A. Hazards; orbital stability, radiation and lifetimes
Planetary Orbital Stability -Most stars are members or binary pairs or multiple star systems, unlike our Sun. It is estimated that 70% of all stars may be in such systems. There are only a few cases where a planetary orbit in such a system might be stable enough for life to develop: 1) the planet is in an orbit which is large compared to the separation of the stars - this orbit is likely to be too far outside the "comfort" zone, see below; 2) the planet is close to one star and far from the other(s) - this orbit may be too close for comfort. There exists a meta-stable figure-8 orbit around two stars, but this is likely to range in and out of the habitable zones of the two stars in a single orbit, and long-term stability in the presence of other stars or planets would be very doubtful.
Stellar Radiation - The hottest stars, of spectral class O and B, emit radiation in a distribution of energies which peak at short wavelengths or high frequencies, in the ultraviolet. This radiation easily disrupts the molecular bonds which hold complex pre-biotic molecules such as amino acids and nucleotide bases together. Thus life could not easily emerge on surfaces exposed to the radiation of O and B stars. This does not preclude to origin of life in sheltered locations, such as underground or even in shallow ponds or oceans.
Stellar Lifetimes - The lifetime T of a star is proportional to its mass M and inversely proportional to its luminosity L: T = const. x M/L. The O and B stars are 10-20 times more massive than the Sun, but 10,000-20,000 and more times as luminous, so they only last 1/1000 as long as the Sun, or less than about 10 or 20 million years. These really short-lived stars do not last long enough for the evolution of life as we know it. They are useful, however, as they convert Hydrogen and Helium to heavier elements, particularly Carbon, Oxygen and Nitrogen, plus a little Sulfur and Phosphorus, which, together with Hydrogen, form the CHON(SP) elements necessary for life.
The lower mass K, M and R stars may last billions of years, which is fine for evolution, except that the universe is only some 14 billion years, give or take 1 or 2 billion. Some of these stars formed too long ago for there to to have been much CHON(SP) in their solar nebulae and thus in any resulting planets.
B. Habitable zones for some stellar types
Size of Habitable Zone - The "habitable" or "comfort" zone around a star has generally taken to be that zone in which an Earth-like planet would have surface temperatures allowing some liquid water. This is very conservative and biased, but reflects the conditions for the only life that we know about yet. Clearly, the evidence for Jupiter's moon Europa possibly having some liquid water beneath its frozen surface will force a reevaluation of the "habitable zone" concept. While we might compare volumes of habitable zones, it probably makes more sense to compare areas on the star's equatorial plane, as it appears that most planets will be found in such planes. Here is a table of habitable zones for various star types, from big, hot O stars to small, relatively cool M stars.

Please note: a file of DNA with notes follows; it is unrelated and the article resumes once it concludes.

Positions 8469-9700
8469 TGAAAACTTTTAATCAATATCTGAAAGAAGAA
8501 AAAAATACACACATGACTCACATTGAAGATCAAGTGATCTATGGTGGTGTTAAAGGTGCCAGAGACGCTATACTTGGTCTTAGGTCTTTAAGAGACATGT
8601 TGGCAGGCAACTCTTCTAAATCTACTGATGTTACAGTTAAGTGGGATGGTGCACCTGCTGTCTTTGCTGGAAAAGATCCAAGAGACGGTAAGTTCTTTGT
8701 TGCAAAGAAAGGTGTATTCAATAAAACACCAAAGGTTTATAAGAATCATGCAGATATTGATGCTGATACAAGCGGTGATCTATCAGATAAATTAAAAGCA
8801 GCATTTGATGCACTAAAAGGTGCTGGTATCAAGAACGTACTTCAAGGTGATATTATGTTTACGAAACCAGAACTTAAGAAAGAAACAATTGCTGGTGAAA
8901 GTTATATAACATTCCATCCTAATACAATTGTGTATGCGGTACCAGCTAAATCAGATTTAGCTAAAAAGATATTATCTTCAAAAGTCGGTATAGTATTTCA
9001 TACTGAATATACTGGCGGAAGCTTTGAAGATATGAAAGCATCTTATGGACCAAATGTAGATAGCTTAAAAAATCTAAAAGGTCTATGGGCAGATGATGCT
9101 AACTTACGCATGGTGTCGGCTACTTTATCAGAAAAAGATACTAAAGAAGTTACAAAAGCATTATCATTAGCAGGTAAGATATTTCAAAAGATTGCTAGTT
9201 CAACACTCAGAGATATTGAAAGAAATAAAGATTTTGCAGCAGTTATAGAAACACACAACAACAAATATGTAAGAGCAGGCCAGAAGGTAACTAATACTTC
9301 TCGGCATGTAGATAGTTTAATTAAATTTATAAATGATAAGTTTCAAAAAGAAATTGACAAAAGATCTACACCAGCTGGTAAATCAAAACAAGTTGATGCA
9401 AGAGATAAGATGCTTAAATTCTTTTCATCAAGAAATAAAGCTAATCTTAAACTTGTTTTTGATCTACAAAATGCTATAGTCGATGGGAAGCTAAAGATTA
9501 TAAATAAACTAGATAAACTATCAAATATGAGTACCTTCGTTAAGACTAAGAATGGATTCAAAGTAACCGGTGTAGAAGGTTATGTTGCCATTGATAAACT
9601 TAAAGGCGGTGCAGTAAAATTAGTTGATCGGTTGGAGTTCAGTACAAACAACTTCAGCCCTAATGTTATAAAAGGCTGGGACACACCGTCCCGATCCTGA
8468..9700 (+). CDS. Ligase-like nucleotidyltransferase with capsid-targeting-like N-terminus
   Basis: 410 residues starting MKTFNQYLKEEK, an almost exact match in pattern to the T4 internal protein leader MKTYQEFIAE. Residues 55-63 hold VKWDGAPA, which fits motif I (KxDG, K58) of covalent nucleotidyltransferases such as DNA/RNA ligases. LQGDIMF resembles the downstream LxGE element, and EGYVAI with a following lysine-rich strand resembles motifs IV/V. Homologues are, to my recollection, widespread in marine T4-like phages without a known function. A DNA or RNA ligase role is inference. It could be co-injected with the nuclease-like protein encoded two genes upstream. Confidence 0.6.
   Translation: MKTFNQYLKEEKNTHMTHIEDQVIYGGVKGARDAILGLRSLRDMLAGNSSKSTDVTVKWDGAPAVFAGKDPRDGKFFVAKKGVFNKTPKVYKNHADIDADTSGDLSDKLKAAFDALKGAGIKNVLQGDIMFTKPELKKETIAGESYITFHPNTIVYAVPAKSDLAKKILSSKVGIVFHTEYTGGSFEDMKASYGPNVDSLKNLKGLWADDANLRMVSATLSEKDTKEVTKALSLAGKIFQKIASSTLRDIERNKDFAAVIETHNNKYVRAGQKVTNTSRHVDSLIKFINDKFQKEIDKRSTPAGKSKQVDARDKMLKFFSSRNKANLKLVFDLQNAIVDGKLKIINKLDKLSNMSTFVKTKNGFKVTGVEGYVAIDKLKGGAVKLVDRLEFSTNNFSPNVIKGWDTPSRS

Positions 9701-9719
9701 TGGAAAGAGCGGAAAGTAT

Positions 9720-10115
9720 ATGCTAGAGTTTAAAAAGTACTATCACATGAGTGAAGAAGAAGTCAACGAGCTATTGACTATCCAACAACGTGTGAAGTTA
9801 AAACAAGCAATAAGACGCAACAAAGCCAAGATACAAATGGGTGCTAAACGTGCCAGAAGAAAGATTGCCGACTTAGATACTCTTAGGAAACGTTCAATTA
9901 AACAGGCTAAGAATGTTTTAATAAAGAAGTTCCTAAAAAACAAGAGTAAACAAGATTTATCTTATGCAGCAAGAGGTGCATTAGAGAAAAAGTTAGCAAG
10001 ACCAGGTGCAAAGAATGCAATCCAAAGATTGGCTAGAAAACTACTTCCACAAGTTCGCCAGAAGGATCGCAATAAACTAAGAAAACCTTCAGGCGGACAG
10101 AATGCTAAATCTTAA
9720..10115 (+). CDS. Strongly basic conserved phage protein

Stars follow a general law of nature; there are many more small ones than big ones. Most of the stars detected nearest to us are K and M stars, see the table of nearest stars.
[Note calculations indicating a much smaller "habitable zone" over the time needed to develop advanced life.]
C. Effects of Atmospheres and Gravitational tugging
A planet's atmosphere has a lot to do with habitability: there are three planets in the "comfort" zone of our G star; Venus, Earth and Mars, but only one appears to be able to support life at present. Venus' atmosphere is too thick and results in a hellishly hot surface temperature, while Mars' atmosphere is now too thin, so there is no liquid water, at least on the surface. In addition, there are other factors: it now appears that Jupiter's moons Europa and possibly Callisto have liquid oceans beneath their frozen surfaces. Europa and Callisto are in orbit around Jupiter at 5.2 AU from the Sun. How can it be warm enough for liquid water? Gravitational tugging by Jupiter and its other large "Galilean" moons keeps the center of Europa warm, in the same way that it keeps the center of the innermost Galilean moon, Io, above the melting temperature of Sodium, resulting in Io's very active volcanos. Both of these factors make the "habitable zone" around a star larger.
Note the implications of the recent discovery of extrasolar planets - most of the first ones are Jupiter-sized or bigger in extremely close orbits, closer than Mercury to our Sun. This is not at all in accord with the classical models for planet formation. One disturbing conclusion is that planetary disks drain down into young stars very quickly, until there is little material in the outer portion of the disks. In many cases this seems to include moving one or more Jupiter-sized objects through the orbital range that is considered "habitable" for these stars. Why does our solar system look so different? Is it sheer luck that a terrestrial planet like the Earth ended up where it is?
[Marcy observations & web site, other observers of extrasolar planets.]
E. Chaisson & S. McMillan, Astronomy - A Beginner's Guide to the Universe (ch 21), Prentice Hall, 1995.
E. Chaisson Universe - an Evolutionary Approach to Astronomy (ch 29), Prentice Hall, 1988.
IMAGES TO BE ADDED: Animated drain down to star?
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unless otherwise indicated. Images are generally from NASA sites.